Holguin was the most wonderful place to see the old cars that we all associate with Cuba. And they were there by the dozens. Fords and Chevys, Pontiacs, Buicks and Oldsmobiles, the occasional Studebaker and even some Ladas from the Soviet era although these are not as plentiful. '52 and '54 and '56 and all the rest from that pre-revolutionary era. For the most part, they were in wonderful shape. Jim laughed when he saw a '52 Ford (same year he was born) and he thought it looked to be in as good a shape as he is! Unlike in Santiago and Havana, where most operate as taxis, many of these seemed to be private cars and they were lined up proudly on the streets surrounding the main square.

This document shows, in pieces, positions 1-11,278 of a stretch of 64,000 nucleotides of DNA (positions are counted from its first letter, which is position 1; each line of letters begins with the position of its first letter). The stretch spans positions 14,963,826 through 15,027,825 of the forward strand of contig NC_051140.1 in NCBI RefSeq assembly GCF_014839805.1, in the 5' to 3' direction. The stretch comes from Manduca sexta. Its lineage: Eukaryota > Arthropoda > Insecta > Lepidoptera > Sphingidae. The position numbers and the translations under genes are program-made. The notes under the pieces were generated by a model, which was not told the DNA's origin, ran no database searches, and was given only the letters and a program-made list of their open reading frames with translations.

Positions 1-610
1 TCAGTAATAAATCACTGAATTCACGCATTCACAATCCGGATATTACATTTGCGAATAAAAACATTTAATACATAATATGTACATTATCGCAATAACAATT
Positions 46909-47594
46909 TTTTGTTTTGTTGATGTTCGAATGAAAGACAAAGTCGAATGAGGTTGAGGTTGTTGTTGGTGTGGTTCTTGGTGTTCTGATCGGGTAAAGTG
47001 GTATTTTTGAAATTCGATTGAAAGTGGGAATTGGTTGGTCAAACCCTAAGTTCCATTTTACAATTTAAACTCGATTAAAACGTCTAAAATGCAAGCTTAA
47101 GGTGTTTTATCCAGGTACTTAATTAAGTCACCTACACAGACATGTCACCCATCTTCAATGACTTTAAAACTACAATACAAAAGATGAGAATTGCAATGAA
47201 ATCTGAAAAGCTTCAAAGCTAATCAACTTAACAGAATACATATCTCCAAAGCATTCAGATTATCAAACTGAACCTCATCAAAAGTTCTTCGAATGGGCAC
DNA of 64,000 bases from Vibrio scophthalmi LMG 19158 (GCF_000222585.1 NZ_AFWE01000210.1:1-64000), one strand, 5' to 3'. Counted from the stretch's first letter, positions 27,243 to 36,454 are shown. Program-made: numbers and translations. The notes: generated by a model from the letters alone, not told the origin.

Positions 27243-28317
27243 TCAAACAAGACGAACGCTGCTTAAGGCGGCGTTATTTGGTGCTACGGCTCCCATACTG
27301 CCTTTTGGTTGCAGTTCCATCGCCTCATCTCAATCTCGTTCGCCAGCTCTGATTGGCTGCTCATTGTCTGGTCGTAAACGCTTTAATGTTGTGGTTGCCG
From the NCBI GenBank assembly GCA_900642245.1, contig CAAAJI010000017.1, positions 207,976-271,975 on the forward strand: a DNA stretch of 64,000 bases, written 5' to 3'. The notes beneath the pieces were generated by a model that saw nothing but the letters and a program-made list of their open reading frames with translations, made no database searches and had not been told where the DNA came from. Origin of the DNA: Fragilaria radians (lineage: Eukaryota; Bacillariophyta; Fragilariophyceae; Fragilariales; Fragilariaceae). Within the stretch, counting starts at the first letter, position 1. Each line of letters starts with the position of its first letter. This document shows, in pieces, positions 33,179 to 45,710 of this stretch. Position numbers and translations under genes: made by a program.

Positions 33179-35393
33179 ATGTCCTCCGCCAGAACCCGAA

The stone buildings had been grand in their day, with ornate facades and intricate wrought iron railings and brightly painted woodwork, but they are suffering badly from lack of funds for upkeep. The parks are filled with benches and statues and are clearly places for conversation and relaxation. Holguin is arranged around several squares and we strolled along several streets joining a few of them. Art has so clearly been a significant feature in Cuba - from the frescoes and carvings, to murals and statues (not all of them political), to the very design of the squares.